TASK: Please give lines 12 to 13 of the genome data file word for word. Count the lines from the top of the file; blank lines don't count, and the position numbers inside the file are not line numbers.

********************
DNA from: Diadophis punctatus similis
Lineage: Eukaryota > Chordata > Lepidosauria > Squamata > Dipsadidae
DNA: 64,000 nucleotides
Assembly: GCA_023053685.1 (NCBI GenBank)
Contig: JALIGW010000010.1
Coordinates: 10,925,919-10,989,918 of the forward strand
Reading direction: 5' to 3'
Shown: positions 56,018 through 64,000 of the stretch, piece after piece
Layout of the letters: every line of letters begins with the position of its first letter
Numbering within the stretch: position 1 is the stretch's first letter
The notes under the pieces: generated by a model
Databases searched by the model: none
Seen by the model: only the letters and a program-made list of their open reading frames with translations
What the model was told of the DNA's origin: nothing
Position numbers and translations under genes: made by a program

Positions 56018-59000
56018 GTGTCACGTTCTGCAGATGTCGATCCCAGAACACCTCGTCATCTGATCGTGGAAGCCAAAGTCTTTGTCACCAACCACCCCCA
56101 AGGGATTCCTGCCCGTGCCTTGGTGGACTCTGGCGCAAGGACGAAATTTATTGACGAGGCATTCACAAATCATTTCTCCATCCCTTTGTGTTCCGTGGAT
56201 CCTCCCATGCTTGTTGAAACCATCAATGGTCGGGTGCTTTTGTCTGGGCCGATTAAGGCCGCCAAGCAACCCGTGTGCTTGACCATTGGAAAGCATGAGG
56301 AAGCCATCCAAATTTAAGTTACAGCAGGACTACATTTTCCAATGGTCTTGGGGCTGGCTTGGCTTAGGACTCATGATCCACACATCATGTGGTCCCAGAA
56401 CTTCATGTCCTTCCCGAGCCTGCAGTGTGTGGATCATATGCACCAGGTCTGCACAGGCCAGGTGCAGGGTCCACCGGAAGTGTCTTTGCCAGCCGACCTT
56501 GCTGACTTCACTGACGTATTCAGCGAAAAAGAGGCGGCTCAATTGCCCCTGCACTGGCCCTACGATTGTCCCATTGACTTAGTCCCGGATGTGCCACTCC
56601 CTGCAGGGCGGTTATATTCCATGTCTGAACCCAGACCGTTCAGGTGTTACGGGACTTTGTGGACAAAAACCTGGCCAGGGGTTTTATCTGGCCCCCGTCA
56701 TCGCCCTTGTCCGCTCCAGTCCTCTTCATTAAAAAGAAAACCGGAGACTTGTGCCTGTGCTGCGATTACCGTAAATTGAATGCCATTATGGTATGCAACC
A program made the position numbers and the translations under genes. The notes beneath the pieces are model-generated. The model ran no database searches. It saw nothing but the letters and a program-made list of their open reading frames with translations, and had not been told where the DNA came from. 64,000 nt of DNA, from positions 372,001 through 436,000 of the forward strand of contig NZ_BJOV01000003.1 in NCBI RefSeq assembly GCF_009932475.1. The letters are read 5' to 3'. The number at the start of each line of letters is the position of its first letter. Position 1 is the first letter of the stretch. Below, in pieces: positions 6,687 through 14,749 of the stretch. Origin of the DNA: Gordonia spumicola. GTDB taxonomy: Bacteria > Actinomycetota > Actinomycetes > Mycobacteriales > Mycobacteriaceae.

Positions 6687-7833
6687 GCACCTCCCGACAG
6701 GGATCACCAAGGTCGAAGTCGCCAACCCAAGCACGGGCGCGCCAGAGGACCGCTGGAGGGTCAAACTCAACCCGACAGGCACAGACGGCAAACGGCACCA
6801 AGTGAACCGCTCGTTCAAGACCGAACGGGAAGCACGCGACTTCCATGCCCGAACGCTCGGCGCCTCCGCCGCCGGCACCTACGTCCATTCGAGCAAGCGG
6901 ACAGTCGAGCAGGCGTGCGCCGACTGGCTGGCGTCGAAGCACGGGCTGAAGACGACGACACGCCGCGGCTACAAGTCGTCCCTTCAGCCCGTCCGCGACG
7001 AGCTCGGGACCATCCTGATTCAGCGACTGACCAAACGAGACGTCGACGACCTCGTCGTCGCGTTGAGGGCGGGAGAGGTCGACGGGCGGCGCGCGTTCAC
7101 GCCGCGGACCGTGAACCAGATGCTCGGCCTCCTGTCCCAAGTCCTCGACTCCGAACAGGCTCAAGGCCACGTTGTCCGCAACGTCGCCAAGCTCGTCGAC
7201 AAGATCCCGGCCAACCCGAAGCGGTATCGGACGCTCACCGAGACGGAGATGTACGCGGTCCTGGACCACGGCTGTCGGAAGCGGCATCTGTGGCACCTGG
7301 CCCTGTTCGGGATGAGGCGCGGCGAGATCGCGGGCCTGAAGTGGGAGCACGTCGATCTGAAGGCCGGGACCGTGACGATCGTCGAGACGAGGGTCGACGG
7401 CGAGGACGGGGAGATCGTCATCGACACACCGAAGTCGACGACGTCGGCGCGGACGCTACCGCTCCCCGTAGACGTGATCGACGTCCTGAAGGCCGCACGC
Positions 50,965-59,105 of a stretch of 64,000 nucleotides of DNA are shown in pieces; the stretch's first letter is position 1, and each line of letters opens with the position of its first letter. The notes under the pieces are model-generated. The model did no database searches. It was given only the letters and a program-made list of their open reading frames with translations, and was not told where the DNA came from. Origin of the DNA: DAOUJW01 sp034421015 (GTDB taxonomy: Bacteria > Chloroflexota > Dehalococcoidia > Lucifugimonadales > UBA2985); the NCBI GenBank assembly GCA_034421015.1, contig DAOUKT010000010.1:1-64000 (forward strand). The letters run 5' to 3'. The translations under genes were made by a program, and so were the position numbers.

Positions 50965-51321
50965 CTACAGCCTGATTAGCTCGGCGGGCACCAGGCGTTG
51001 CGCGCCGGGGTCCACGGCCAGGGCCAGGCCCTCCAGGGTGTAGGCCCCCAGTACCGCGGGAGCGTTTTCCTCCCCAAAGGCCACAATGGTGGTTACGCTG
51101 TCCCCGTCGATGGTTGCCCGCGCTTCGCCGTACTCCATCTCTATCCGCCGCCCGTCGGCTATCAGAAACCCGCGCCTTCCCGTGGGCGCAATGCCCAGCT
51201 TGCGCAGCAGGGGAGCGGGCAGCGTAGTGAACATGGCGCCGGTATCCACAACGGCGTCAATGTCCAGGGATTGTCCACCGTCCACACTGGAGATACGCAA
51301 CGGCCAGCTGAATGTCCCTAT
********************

Databases searched by the model: none
Seen by the model: only the letters and a program-made list of their open reading frames with translations